• Q: Is the left lateral lobe representative in terms of fibrosis which develops in other liver lobes?

SO & CR: This is sort of a controversial. We always use the left lateral lobe and will continue to do so for comparison purposes. The medial lobe is commonly used by many other researchers. So the choice of lobe may be dictated by whether you want to compare your results with particular literature. I don't know whether the phenotype is consistent from lobe to lobe; it's not likely to be perfectly consistent. I would suggest picking a particular lobe and using it for all subsequent studies.
  • Q: Do you experience other differences between ob/ob and C57BL/6 mice when performing the liver biopsy?

SO & CR: No. The biggest difference is just a somewhat larger and more fibrotic liver in the ob/ob mice as they develop fibrosis more quickly than the C57BL/6. As the liver in ob/ob mice is more fibrotic and stiff, and we often see less bleeding in those mice. Ob/ob mice are reported to heal more slowly, but we have not observed that in our surgical model. We do not see any problems with healing and recovery in the ob/ob mice after liver biopsy.
  • Q: Is it possible to perform serial liver biopsies on the same animal?

SO & CR: We have not tried this, but there are some reports that this can be done successfully. When we look at these mice 4-8 weeks later, you can see the liver heals incredibly well. You can see the foam piece and the structure of the liver is retained. If you take a subsequent biopsy from a different portion of the liver, this may be possible. However, undergoing a surgical procedure while on study might confound your results, so this is something to consider before performing a second biopsy.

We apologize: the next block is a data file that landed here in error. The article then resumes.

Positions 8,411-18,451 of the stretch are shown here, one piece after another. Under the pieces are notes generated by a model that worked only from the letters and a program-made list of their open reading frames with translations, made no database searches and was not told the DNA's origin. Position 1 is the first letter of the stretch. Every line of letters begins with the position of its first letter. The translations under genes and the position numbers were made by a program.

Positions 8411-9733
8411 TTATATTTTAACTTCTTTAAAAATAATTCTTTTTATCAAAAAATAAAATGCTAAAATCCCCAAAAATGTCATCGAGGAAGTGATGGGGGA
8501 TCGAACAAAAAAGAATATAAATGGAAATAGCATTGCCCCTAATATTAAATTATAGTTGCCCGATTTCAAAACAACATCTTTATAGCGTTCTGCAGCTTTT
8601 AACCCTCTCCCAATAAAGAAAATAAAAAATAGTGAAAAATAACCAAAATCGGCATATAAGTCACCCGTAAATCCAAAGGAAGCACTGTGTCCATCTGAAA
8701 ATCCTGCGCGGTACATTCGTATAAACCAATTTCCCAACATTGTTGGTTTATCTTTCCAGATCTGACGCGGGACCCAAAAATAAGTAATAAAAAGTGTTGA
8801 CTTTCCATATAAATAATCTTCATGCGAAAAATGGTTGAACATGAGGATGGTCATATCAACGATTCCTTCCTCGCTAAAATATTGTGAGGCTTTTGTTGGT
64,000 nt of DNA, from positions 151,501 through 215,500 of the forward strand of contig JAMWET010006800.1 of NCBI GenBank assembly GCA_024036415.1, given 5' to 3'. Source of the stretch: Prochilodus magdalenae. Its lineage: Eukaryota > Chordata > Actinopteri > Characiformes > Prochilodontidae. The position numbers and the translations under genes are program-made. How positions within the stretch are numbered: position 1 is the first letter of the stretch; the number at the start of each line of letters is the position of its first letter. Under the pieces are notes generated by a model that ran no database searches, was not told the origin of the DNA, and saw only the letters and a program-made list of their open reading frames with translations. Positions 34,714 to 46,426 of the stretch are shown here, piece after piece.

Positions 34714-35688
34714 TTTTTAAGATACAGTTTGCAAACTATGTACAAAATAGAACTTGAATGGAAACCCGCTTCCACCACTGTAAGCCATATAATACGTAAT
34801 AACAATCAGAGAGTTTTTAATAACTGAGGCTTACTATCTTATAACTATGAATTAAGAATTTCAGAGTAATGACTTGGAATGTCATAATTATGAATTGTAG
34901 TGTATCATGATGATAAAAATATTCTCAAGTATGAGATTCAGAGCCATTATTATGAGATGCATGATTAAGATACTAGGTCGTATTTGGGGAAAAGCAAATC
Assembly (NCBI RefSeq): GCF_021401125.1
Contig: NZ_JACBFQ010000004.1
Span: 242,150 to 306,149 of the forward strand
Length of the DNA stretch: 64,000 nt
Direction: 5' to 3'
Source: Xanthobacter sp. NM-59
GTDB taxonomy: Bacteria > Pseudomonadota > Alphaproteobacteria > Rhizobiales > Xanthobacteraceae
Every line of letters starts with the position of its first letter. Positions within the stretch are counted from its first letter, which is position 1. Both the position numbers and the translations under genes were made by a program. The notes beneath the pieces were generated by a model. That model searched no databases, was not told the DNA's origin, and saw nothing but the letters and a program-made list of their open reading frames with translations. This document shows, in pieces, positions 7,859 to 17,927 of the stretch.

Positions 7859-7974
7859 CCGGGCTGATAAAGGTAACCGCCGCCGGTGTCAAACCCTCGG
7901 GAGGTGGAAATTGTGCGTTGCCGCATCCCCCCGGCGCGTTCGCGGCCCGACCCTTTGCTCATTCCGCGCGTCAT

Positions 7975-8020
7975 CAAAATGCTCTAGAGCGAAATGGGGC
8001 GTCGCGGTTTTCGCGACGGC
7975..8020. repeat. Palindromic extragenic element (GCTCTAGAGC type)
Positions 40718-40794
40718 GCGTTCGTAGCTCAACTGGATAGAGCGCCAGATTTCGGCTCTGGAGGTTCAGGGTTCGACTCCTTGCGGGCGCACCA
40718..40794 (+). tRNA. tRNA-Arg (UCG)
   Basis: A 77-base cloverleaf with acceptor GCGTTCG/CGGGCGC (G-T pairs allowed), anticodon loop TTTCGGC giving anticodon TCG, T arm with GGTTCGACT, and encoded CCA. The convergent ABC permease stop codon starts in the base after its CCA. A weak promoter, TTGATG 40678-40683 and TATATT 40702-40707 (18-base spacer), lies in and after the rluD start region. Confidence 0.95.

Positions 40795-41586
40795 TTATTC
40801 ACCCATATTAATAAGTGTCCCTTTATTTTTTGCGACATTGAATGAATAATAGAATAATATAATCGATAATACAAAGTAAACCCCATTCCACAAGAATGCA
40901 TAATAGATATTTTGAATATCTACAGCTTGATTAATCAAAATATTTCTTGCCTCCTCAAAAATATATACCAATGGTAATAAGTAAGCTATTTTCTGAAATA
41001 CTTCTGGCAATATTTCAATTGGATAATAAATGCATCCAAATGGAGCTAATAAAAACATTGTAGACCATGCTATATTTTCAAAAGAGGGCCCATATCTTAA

• Q: When performing a terminal analysis, from what portion of the liver is the sample taken? How does that terminal sample compare to the initial biopsy? Is the biopsy smaller, in a different region — does it affect your analysis in any way?

SO & CR: That's a great question. We take the terminal sample from the same lobe (left lateral lobe). We take it adjacent to the initial biopsy, but not too close as we don't want to skew our data with inflammatory responses from the healing process. We perform all analyses using tissue from the left lateral lobe as this is the largest lobe and gives us consistency throughout the study. The terminal sample is larger so we can perform additional analyses. We typically use the biopsy only to assess collagen/fibrosis for randomization of study groups. The terminal sample is used for additional analyses such as steatosis, inflammation and biliary hyperplasia.

Translational aspects

  • Q: It was recently suggested that serum lipids correlate with NASH in patients. Do you see the same correlation in mice between serum lipids and histology?

SO & CR: Yes, we do see elevated serum triglycerides in our NASH model and this correlates with liver lipids as well.
  • Q: In human patients, the biopsies are performed using needles. Can needle biopsies be performed in mice?

SO & CR: I have not tried this, and we're not aware of anyone performing needle biopsies in mice. I am not sure exactly what syringes or needles are used for human biopsies. It might be difficult to hit the appropriate liver lobe without visualizing it.